Saturday, 19 January 2013

Disney does Vietnam

 
 

The old part of Hoi An (The bit that everyone gravitates to) is a bit like walking down Main Street in Disneyland. The buildings look like they are direct from a set designers imagination with just the right amount of decreptitude to give authenticity and charm but not enough to make your think Urrrghhh. There is a slight discolouration in the paint, moss grows, but not profusely, on walls, pavements are uneven but not dangerous, a crack in a wall will have a flower blooming from it and a sleeping dog is scruffy and dusty but not mangy. Again like Main Street these lovely buildings have classy or quirky restaurants selling various fayre and bouitique shops selling gifts or good quality clothing. Unlike Disney however, everything is pretty cheap and doesn't have that bloody mouse on it. This particular set consists of three long traffic-free streets (wide avenues with trees and wide pavements) running parralell to the charming river which has mall fishing boats bobbing upon it and locals in bleached white wooden punts that willl take you a slow drifting ride. The river parade is wider than the other streets and thus gives room for a few tables to spill out from a cafe and the occaisional floating candle sellers to ply their trade without hindering the meandering pedestrians or pushbikers (which at this time of year a few in number and diverse in age and nationality). It is "Oh so charming" but at night this same scene becomes magical with a profusion of lanterns lighting the streets, simpathetic spotlights shining strategically on asiatic standards such as dragon statues or budhas. Finally, just to fully give your subliminal perceptions one last tick there are gentle strains of Mendhelson or Chopin being played out gently through speakers hidden away beside picturesque signposts thoughout the whole old quarter. In short it is a lovely place and a joy to spend a little time in and certainly worth a visit.


Our rambles have taken us throughout the town  so we have wandered down residential streets, through local food stalls, around markets and poked our noses in places that perhaps we shouldn't. We applied to help in an orphanage but were told they didnt need us. Sad because we found a little house that we could rent for £90 a month and even buy for £4,000. A charming little place that overlooked the river and was just 5 minutes walk from Disneyland.

We have today been to visit the Cham ruins at Mysore. Various piles of ancient bricks, some in the form of towers, some with the the vestiges of building sstill visible, all with creepers and moss adorning them.


A bit of a schlep on another hired motorbike but well worth it since we were amoungst the first to arrive therefore and had the place pretty much to ourselves for 30 minutes until suddenly the hoards arrived in their coaches. This curtailled our enjoyment of the quiet overcrown setting but allowed us the specatacle of watching a little free ethic dance show in the company of 500 japanese tourists who were Nikon'ed and Canon'ed to within an inch of their lives. The dancers must have felt as if the paparazzi were in town with the number of flashes that were so prolific it bleached the colour from the shiney set behind them. One woman beside me must have take 200 pictures in the 20 minute spectacle of strange movements and even stranger costumes.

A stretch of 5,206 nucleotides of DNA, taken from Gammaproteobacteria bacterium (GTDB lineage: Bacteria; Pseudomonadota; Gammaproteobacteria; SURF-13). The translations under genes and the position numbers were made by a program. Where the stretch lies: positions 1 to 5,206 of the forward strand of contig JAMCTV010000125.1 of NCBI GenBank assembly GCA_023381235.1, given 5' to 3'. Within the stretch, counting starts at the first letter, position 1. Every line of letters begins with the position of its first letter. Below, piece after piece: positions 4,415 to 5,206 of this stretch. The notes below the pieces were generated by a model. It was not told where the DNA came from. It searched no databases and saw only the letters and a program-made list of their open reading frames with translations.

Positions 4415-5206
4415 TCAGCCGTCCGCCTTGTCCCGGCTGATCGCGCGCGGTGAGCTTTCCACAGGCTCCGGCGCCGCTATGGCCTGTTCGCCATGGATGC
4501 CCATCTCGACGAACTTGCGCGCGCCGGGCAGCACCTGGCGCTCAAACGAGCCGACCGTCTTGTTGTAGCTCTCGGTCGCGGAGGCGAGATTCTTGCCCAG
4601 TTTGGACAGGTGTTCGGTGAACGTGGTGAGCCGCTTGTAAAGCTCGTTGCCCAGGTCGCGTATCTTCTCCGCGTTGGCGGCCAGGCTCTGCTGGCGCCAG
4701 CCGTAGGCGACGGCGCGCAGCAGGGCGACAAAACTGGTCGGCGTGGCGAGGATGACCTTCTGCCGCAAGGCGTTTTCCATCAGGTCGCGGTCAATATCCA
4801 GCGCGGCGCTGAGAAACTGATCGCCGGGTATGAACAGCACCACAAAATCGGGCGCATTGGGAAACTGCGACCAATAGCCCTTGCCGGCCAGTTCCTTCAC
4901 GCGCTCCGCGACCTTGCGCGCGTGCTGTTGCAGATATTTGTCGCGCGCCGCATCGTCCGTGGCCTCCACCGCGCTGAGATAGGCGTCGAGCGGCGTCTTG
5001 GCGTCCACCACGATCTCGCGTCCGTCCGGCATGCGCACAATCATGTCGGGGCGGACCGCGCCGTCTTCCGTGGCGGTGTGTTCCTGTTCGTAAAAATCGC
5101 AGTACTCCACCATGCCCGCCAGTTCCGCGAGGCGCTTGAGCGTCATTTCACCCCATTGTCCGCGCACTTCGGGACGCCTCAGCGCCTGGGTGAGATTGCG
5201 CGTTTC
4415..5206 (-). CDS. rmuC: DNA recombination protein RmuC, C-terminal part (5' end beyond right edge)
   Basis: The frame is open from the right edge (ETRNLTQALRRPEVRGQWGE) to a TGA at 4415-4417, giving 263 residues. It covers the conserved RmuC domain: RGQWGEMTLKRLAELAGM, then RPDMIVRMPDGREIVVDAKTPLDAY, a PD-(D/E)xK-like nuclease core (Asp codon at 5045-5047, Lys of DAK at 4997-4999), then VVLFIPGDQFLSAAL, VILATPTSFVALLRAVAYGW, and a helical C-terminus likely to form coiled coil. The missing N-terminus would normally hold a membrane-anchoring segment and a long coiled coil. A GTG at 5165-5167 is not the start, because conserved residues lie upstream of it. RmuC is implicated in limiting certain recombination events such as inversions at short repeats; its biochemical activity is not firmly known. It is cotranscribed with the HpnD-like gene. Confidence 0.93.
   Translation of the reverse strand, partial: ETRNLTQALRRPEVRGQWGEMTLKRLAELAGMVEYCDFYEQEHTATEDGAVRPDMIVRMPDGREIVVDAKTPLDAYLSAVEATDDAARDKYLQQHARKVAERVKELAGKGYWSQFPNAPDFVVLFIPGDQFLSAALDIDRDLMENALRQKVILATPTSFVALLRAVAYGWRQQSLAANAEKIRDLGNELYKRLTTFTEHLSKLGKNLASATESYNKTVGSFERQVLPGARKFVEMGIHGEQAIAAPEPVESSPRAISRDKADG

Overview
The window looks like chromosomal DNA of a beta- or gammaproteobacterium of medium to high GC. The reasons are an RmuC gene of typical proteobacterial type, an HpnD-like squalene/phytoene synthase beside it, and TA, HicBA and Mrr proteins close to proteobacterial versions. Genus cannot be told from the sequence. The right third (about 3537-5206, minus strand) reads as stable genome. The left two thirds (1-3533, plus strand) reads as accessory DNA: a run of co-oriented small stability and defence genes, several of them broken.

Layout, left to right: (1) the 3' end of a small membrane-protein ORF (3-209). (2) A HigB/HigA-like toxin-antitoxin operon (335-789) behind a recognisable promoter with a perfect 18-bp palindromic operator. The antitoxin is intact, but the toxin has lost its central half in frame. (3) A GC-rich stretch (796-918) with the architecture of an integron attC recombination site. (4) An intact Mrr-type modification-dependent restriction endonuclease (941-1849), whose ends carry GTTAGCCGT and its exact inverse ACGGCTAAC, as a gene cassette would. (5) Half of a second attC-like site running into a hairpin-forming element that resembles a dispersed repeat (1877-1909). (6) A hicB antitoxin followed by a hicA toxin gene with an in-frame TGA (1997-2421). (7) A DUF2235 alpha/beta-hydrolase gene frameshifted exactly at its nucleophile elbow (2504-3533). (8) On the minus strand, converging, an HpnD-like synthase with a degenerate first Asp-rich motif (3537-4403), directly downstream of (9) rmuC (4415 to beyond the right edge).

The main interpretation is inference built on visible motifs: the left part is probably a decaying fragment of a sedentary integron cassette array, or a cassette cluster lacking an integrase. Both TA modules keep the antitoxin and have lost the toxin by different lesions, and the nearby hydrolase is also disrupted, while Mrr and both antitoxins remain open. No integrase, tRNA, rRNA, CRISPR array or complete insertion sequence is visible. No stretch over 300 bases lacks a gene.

After the show we head home through villages, by paddy fields, and play the game of staying alive on the lawless roads of this beautiful land. The culmination of the day were having a quick meal beside the river and returning to find our bike had been impounded for parking in the no motor vehicle area. Eventually we discovered the bike in a small warehouse along with 20 or 30 criminal vehicles and were in the process of breaking it out when the guard walked out to find us. Luckilly being stupid looking and English we were let off the inevitable fine that would be levied on the locals and had to push the bloody thing out of the non motorised zone. No sooner had we jumped on we were witness to a drunken moped driver crashing into an old man and played a small part in swelling the crowd and removing the keys of the drunkards bike as he was trying to flee the scene.

Am now enjoying a rum and coke whilst the newly arrived rain washes the streets clean for tonights perfomance.

 

2 comments:

  1. I hope you kept that drunks keys in case of emergency ;o) Seems like you have developed the ability to look gormless, comes in handy sometimes doesn't it. It was good to see you Saturday and talking to Dave, Liz and Lucie. I note that the staple drink appears to be rum and coke, go for it you two.
    H.O.UK

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  2. That sounds lovely going to check yr pictures out now.x neat

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